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Rodney Down: Trailers have apparently 'grown' and some urgent work needed on branding milk

Insights
Autumn is well and truly here, with our soils now very sticky and wet on top. The only way to finish planting our last few acres will be to plough over some drier soil.
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Now the weather has broken, cattle will be housed quite quickly as grass covers were non-existent due to the dry September. I brought this decision forward by a week when the phone rang twice in two minutes to tell me two different groups of cows were out on a Saturday morning.

 

A quick risk assessment was done as to who had the nicest garden, who would get most upset, have they ever complained about mud on the road or tractors and trailers running late into the night (yes, that has happened and got printed in the local parish magazine) before I decided which to retrieve first.

 

We have had a few complaints about tractors and trailers this year. The intensity of the trailer traffic is definitely more, but it only lasts a day or two, not the week or two like in the years past. The local policeman even told me our trailers have got so big lately: Amazing really as they are the same ones we have been using for more than 15 years.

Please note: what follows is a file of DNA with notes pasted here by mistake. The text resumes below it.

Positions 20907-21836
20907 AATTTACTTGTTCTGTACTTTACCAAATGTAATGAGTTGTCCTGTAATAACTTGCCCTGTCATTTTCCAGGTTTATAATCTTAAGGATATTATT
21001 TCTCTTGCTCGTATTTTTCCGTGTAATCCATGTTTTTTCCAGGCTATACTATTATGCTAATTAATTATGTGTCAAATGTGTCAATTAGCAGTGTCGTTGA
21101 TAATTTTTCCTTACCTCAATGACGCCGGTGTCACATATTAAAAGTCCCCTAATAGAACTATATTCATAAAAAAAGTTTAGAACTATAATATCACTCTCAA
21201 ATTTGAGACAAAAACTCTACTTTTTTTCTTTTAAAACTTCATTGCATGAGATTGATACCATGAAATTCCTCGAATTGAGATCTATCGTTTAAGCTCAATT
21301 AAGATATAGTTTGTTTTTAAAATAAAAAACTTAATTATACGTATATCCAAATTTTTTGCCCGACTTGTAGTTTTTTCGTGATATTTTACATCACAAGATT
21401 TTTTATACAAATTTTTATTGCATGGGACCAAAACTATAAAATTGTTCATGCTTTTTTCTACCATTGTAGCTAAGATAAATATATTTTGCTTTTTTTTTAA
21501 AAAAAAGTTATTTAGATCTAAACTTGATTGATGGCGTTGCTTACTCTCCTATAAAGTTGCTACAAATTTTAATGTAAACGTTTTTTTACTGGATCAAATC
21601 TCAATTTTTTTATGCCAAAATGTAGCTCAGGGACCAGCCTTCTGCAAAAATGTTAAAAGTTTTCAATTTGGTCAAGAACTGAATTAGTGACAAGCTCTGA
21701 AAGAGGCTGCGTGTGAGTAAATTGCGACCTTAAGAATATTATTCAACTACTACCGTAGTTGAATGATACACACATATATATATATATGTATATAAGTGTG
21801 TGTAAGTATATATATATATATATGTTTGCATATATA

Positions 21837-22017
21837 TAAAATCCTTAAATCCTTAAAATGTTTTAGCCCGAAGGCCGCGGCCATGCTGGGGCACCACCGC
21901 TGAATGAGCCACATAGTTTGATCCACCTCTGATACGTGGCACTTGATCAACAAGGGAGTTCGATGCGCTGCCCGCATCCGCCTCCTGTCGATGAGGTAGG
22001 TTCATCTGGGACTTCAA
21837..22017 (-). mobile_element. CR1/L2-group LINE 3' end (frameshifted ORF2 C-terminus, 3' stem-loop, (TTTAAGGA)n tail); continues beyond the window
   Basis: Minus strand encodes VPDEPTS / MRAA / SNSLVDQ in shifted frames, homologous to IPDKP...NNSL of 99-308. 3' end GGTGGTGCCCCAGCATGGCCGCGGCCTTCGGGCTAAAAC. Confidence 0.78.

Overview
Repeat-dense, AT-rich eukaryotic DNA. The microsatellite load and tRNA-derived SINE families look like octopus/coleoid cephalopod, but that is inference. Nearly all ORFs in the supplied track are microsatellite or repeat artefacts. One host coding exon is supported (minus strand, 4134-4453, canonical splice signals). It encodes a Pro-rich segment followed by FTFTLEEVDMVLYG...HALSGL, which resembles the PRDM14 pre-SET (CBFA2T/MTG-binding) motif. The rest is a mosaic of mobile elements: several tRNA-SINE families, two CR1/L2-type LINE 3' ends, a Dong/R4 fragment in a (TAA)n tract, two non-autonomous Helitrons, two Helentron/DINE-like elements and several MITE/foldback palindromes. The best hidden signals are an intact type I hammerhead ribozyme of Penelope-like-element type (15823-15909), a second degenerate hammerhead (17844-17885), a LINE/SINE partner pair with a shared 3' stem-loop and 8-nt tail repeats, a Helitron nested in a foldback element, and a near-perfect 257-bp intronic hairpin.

Branding issue

Feed budgets for the cows are under scrutiny as the milk price heads south. I am a realist and do believe supply and demand has a part to play, but it is a brave man to say so in front of other producers. What I cannot defend is the fact water is priced at more than milk in some places. That is a branding issue and something which we can complain about.

 

Bread has been branded along with water, and both are everyday foods. My co-op (Arla) now needs to move swiftly to correct this and bring some of the power away from the supermarket branded milk. Moving away from the cost of production model has cost my business hundreds of thousands of pounds this year.

 

We all need to be super efficient (we are all trying) or be able to sell our milk forward like we can cereals or have a strong co-op. All would be good. In the meantime, I guess the bigger silage trailers will have to wait yet another year.


Rodney Down

Somerset

Rodney Down farms with his wife Claire at Higher Wrantage Farm, Taunton, Somerset, with 125ha (307 acres) on a farm business tenancy and a further 323ha (800 acres) rented and contract farmed. He milks 300 Holstein Friesians and runs 350 beef cattle and followers. The farm includes 180ha (445 acres) feed wheat and 61ha (150 acres) of maize.

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